Sit down on a two-legged stool and what happens? A sitting experience may morph into a falling one.
The same idea is true for accounting firm marketing that relies only on word of mouth and referrals. Long-term success requires diversified and strategic marketing that puts your firm’s name in front of new audiences, keeps you front and center for target audiences and builds a pipeline of business.
This is especially true when marketing client accounting services.
Companies often commoditize traditional services. They focus more on cost, rather than the benefits of the service itself.
Marketing for client accounting services is different. As an advisory-level service, it requires in-depth expertise in understanding clients, their businesses and cash flows, and guiding accordingly. It’s a year-round service and positions firms as trusted advisors.
Consider this: A survey of 1,700 companies that outsource accounting report that CAS saves them time. CAS companies also stated that the advice from their accountants helped them to increase profits and revenues.
Emphasizing CAS benefits like these helps to create a compelling story and an ideal starting point for marketing it.
I had the pleasure of discussing CAS marketing with three leading marketers from the Association of Accounting Marketing. The webinar, hosted by CPA.com, tackled important strategies and tactics, real examples of principles in practice, and how to develop your marketing plans to promote your services and firm. Here’s how these marketers helped their firms grow their CAS business.
Case study #1: Targeting a CAS niche
Handling CAS for a construction company will differ from how it’s handled for a nonprofit. Accountants must identify their target CAS audience and market to them. As Joe Kovacs, Director of Marketing and Business Development for Councilor, Buchanan & Mitchell, P.C., discussed in the webinar, it’s imperative in a sales situation to talk about the value of CAS in a manner that resonates with the company and is reflective of their vertical. He shares in the webinar how he built the firm’s construction-focused marketing campaign, from creating the sales experience, targeting the decision makers and the language that appeals to them, and showcasing the firm’s differentiators.
Case study #2: Refining the CAS RFP
Edward Warren, business development manager for PBMares LLP, illustrated how to win a CAS RFP by understanding a prospective client’s triggers and decision points. The prospective client suffered from limitations in technology, subpar reporting, manual processes, and inconsistencies with coding. The firm secured a face-to-face meeting to dig into other challenges the prospect was facing and what success looks like to them. With this intelligence, they submitted their RFP and won the business. Their emphasis on fractional CFO support – something the client was missing – helped seal the CAS deal. Thanks to initiatives such as fixing problems outside of the scope (efforts that supported the long-term success of CAS for both the client and the firm) and advisory contributions, the client greatly values the firm’s services. Even better for the firm: The CAS engagement is highly profitable, outpacing audit fees by four to one.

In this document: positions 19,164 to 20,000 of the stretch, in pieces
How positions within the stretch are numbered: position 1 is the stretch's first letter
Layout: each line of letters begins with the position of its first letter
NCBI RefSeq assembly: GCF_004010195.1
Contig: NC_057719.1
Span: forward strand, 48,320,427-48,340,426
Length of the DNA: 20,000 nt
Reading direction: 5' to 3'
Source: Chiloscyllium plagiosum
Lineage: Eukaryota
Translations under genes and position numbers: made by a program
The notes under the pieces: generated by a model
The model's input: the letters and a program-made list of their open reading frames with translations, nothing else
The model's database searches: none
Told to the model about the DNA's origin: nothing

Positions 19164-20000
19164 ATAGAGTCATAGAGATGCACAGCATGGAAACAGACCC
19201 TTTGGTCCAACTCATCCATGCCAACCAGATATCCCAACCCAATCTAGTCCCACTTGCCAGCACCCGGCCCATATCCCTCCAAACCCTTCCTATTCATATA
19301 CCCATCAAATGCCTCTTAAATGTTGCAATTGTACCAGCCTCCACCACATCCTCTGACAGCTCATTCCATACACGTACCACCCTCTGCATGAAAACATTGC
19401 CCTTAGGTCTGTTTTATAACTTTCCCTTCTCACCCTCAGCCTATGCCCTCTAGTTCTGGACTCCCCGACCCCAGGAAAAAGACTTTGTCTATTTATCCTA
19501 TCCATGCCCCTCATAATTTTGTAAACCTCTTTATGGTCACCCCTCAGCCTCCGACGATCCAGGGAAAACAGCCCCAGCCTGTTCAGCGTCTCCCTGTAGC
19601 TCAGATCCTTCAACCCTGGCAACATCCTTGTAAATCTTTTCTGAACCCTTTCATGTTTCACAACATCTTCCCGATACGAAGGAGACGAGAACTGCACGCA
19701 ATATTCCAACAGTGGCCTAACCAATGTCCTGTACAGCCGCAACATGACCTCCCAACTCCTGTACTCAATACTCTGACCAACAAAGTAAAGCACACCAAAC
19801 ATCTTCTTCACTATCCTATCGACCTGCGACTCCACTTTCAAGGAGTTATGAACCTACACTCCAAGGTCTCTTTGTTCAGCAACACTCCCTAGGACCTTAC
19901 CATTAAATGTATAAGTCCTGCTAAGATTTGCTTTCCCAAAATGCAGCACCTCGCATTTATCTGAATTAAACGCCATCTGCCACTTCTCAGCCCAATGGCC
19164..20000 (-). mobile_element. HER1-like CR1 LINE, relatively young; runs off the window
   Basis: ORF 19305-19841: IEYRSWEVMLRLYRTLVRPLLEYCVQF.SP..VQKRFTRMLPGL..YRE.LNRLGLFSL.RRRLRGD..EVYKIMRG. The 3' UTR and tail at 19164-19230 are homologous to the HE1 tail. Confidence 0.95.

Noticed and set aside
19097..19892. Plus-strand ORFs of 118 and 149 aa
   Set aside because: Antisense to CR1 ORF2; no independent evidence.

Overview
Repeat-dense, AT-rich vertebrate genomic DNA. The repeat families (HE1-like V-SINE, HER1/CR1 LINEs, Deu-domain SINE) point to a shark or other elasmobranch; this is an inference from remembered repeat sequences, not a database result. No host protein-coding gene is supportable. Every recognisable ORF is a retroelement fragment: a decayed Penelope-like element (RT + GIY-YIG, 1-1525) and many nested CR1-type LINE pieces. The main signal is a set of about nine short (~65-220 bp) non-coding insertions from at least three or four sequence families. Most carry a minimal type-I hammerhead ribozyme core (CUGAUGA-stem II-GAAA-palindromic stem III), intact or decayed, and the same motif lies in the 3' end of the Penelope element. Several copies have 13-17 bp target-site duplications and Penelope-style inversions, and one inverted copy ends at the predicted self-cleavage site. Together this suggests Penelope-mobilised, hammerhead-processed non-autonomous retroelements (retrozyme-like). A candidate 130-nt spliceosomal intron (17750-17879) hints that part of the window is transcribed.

Case study #3: Sales enablement for CAS
Adrienne Onorato Dell’Olio, Director of Marketing for Alloy, Silverstein, Shapiro, Adams, Mulford, Cicalese, Wilson & Co., took a different approach to marketing CAS – internal awareness and sale support for CAS. She focused on supporting accountants as salespeople with strategies such as gaining leadership buy-in, creating materials and education to help accountants clearly speak about CAS, holding app demonstrations to acquaint staff with new CAS-friendly technologies, and launching a digital hub for all CAS information. Useful resources such as CAS icebreakers, checklists, and brochures helped the firm convert more clients to CAS, increase the pipeline activity with CAS opportunities, and prepare more CAS proposals.
Resources for CAS marketing
Remember, all successful CAS marketing hinges on five steps:
- Know your audience
- Express your unique value
- Choose your channels
- Define the sales follow-up process.
- Test, review, and enhance
To learn more about these five steps and how to execute them, check out this marketing guide from CPA.com, the Association of Accountant Marketing, and Bill.com.
First published on Bill.com/blog.